In 1948 Benjamin Quarles published the first modern biography of Douglass, which was followed in 1950 by the first volume of what was ultimately a 5 volume work from Phillip Foner: Life and Writings of Frederick Douglass. These texts were part of the new consciousness that began the Civil Rights movement in the 1950s, and the black studies programs that followed in the 1960s and 70s brought about more re-evaluations asserting the centrality of the slave narratives to American literary history.
In this new era, Douglass’s 1845 narrative, given its first full, modern publication in 1960, was considered the classic example of the genre. 3 Among historical studies, works such as John Blassingame’s The Slave Community: Plantation Life in Antebellum South used the fugitive slave narratives, Douglass’s works prominent among them, to provide much needed credibility for the slaves’ perspective on bondage and freedom.
Ironically, Blassingame spurned Harriet Jacobs’s Incidents as unreliable primarily because he found it to be too “melodramatic,” and he voiced suspicions that the narrative was the work of Jacobs’s friend and editor, Lydia Maria Child. In this dismissal of Jacobs’s authorship he ignored the fact that Child, in her introduction to Jacobs’s work, stressed that she had made only the most “trifling” editorial changes and that “both ideas and the language” were Jacobs’s own.
Incidents began receiving new interest with a 1973 edition (published by Harcourt Brace). However, its complete recovery of as an authentic slave-authored account was not accomplished until historian Jean Fagin Yellin, through extensive archival research published in a 1981 article, proved the truth of Jacobs’s story as well as the painstaking process involved in her struggle to write and publish her book. 4 Yellin has continued to lead in the reclamation of Jacobs’s work, publishing her own Harvard University Press in 1987.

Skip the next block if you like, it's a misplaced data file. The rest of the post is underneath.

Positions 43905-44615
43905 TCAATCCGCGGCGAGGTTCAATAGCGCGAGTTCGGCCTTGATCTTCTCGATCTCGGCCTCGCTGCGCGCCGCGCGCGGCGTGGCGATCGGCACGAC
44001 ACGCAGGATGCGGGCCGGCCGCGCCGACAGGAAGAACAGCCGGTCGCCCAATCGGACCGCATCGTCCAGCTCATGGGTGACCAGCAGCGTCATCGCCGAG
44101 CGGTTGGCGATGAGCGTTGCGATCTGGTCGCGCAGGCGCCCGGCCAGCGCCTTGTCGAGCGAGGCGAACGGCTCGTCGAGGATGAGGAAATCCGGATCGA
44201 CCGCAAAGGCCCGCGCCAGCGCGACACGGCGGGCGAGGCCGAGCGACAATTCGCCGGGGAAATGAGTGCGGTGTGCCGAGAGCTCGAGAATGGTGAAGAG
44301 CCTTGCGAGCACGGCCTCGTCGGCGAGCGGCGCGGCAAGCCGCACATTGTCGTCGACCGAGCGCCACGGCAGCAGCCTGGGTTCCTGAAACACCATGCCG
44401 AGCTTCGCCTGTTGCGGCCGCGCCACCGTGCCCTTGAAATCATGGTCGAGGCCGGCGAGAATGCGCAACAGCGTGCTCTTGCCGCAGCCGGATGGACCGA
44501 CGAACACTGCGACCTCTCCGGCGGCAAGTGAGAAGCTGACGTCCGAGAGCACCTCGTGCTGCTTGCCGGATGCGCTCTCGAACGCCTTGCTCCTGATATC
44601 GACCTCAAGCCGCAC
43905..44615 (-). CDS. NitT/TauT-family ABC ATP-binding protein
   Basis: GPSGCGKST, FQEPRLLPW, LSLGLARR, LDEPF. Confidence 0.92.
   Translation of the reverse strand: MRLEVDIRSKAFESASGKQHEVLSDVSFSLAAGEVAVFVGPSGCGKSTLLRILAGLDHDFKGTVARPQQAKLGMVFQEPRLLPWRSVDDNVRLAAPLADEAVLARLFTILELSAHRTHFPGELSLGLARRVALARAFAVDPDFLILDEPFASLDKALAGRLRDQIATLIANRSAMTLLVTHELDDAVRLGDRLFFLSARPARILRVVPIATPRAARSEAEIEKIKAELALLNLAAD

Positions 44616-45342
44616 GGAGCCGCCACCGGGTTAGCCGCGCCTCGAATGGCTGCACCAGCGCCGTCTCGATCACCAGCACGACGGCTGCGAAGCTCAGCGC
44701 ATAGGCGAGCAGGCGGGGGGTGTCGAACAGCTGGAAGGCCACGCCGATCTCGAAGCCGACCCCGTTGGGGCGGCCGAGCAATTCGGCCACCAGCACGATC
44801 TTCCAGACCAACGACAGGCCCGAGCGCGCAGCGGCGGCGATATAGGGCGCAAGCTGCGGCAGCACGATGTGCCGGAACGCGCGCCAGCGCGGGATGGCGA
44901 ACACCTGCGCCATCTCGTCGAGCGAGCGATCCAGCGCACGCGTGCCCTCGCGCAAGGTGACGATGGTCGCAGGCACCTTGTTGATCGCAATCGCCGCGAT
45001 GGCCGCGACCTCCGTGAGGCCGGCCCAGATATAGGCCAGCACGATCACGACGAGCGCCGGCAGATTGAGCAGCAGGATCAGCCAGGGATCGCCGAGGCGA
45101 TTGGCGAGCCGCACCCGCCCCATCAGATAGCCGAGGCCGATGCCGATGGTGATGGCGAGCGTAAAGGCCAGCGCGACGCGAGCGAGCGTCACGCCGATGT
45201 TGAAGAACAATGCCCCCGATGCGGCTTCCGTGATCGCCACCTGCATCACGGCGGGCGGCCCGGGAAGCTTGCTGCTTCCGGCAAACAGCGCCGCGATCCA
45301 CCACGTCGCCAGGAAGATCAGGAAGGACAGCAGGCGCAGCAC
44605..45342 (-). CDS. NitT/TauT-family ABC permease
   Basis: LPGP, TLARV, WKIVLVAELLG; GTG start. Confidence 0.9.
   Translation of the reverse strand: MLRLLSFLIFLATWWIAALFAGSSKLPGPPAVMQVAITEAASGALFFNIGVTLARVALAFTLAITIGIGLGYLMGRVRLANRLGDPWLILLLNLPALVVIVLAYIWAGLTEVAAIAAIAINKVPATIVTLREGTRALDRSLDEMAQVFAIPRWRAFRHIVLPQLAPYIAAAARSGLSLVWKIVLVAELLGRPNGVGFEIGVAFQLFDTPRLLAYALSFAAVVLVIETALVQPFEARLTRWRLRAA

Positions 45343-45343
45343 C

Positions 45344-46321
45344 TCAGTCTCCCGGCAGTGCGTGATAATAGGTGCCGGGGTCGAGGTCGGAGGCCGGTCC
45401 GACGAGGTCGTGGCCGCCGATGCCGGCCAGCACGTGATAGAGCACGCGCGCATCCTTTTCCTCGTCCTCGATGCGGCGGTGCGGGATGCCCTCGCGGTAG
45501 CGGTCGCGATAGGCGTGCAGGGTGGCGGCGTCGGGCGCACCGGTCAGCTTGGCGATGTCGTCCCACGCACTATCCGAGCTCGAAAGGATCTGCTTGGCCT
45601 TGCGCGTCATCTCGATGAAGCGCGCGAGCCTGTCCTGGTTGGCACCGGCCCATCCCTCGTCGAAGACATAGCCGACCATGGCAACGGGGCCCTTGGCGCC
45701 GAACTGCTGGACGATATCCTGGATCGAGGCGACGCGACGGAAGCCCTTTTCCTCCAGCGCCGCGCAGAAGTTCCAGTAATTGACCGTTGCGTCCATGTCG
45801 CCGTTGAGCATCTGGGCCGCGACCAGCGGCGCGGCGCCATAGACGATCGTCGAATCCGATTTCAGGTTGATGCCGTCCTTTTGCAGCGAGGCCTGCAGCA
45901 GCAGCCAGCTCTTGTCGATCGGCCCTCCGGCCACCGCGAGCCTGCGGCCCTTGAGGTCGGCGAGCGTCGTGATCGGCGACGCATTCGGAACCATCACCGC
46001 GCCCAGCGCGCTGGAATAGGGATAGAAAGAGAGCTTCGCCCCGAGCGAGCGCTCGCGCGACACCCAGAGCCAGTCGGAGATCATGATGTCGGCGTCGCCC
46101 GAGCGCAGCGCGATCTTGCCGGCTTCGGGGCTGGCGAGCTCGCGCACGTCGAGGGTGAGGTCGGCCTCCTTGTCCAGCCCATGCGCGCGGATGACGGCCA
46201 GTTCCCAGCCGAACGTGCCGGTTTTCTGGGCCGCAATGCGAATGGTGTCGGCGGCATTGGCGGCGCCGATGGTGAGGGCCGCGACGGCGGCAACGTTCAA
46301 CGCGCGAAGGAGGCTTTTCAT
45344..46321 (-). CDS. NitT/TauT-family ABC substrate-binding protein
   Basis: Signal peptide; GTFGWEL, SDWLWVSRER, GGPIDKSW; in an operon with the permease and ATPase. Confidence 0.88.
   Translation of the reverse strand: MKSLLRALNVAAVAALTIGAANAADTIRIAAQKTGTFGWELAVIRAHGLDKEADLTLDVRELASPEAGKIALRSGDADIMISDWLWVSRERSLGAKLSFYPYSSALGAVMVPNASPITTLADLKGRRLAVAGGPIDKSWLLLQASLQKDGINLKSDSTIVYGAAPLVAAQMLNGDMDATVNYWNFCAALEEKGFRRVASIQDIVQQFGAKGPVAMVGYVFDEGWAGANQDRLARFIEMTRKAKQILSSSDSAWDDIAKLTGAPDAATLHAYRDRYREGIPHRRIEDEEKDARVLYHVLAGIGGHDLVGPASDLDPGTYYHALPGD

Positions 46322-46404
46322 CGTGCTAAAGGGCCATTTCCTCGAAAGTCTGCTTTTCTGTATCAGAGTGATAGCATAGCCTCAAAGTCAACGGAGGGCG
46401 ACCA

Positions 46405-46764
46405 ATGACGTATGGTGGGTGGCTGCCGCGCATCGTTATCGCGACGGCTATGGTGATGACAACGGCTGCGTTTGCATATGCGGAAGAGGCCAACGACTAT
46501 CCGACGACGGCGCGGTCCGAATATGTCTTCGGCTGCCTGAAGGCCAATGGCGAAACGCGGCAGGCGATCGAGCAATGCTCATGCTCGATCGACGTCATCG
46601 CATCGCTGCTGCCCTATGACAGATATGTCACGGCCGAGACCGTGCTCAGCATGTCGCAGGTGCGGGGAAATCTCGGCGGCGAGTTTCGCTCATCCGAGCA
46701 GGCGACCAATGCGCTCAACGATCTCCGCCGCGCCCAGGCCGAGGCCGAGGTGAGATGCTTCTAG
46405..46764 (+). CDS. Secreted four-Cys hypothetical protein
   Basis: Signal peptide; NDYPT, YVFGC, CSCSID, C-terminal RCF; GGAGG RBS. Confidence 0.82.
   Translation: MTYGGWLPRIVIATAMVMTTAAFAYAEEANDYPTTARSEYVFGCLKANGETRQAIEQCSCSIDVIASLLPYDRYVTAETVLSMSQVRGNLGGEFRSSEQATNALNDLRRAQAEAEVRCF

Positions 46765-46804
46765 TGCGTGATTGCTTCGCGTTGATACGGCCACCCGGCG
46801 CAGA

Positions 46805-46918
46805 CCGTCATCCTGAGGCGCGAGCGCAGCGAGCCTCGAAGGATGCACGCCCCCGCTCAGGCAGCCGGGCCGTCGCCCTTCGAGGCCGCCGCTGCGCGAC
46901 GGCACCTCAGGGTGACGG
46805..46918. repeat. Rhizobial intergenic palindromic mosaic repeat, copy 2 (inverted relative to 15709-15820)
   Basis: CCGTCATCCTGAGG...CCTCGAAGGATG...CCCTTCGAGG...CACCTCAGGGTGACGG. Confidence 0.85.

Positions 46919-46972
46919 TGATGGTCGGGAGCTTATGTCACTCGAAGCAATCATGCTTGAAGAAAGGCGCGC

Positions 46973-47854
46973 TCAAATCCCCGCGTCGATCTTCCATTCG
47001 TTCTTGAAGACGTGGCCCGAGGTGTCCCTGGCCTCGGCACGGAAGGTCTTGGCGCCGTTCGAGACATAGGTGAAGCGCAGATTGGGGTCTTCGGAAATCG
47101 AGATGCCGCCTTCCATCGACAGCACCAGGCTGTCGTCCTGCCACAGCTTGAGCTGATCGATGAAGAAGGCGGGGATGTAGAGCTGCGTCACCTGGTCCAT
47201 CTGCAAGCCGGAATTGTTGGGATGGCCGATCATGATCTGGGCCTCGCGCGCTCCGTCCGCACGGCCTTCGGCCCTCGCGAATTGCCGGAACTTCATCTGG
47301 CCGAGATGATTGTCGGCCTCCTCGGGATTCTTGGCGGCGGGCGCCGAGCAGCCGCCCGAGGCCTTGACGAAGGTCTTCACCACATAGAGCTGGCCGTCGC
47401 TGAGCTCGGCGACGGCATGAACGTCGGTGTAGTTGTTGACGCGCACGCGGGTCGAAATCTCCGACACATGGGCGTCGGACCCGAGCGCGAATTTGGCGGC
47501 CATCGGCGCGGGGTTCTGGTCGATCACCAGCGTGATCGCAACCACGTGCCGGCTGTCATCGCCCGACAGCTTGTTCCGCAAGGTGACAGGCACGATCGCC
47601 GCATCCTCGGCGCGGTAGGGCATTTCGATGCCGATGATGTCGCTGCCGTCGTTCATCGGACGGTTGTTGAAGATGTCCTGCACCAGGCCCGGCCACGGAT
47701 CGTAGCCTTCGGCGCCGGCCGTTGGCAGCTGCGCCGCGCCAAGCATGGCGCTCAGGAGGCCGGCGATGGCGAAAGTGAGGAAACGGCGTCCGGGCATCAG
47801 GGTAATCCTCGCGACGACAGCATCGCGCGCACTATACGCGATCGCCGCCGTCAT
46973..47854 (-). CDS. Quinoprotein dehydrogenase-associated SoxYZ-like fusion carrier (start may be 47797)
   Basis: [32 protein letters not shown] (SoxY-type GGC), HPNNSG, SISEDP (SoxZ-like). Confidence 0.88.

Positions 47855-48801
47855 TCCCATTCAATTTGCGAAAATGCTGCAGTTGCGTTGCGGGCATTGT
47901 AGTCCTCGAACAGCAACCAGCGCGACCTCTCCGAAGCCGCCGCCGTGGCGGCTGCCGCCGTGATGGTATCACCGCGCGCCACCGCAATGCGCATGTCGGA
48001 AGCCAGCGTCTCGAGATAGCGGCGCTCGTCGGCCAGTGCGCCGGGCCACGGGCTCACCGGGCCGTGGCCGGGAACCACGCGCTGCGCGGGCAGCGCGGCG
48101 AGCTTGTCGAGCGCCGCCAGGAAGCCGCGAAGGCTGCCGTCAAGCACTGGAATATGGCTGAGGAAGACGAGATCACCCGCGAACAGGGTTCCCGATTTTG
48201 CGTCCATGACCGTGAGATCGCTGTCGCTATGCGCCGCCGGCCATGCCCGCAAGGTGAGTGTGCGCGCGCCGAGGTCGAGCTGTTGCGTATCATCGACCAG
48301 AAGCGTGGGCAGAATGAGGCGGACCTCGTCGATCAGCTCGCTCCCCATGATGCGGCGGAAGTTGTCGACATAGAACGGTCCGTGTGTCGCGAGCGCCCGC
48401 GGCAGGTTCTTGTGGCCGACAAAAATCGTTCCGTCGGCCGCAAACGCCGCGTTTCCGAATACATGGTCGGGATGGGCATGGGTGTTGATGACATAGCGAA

Beginning in the late 1970s, book-length studies began to stress the importance of the fugitive slave narratives, including prominently both Douglass’s and Jacobs’s, as literary works valuable not only as historical evidence but as life writing that employed a wide range of rhetorical and literary devices. Frances Smith Foster’s Witnessing Slavery (1979), Robert B. Stepto’s From Behind the Veil (1979), and two collections of essays—The Art of the Slave Narrative (edited by John Sekora and Darwin Turner in 1982) and The Slave’s Narrative (edited by Charles T.
Davis and Henry Louis Gates, Jr. , 1985)—provided the critical groundwork for bringing the slaves’ texts into the American literary canon. William S. McFeely’s 1991 definitive biography assured Douglass’s status as a major historical figure, as did Yellin’s biography of Jacobs, published in 2004. William L. Andrews’s definitive To Tell a Free Story: The First Century of Afro-American Autobiography, 1760-1865 (1987) marked a significant new stage in the study of the written antebellum slave narrative.
In a single, comprehensive book he traced the development of and changes in the form from its eighteenth century beginnings, offering closely detailed readings of individual texts, including particularly innovative analyses of Douglass’s first two autobiographies and Jacobs’s Incidents. By the late 1980s, as well, feminist critics following Jean Fagin Yellin’s lead, began to stress the value of Jacobs’s work in expressing the specific problems of women’s voice and experience, often contrasting her narrative’s structure and style, as well as her story, against Douglass’s masculinist vision in the 1845 Narrative. Important articles continue to appear, some of them gathered into collections such as Deborah Garfield and Rafia Zafar, eds. , Harriet Jacobs and Incidents in the Life of a Slave Girl: New Critical Essays (1996), Eric Sundquist’s Frederick Douglass: New Literary and Historical Essays (1990), Andrews’s Critical Essays on Frederick Douglass (1991), and The Cambridge Companion to Frederick Douglass (2009)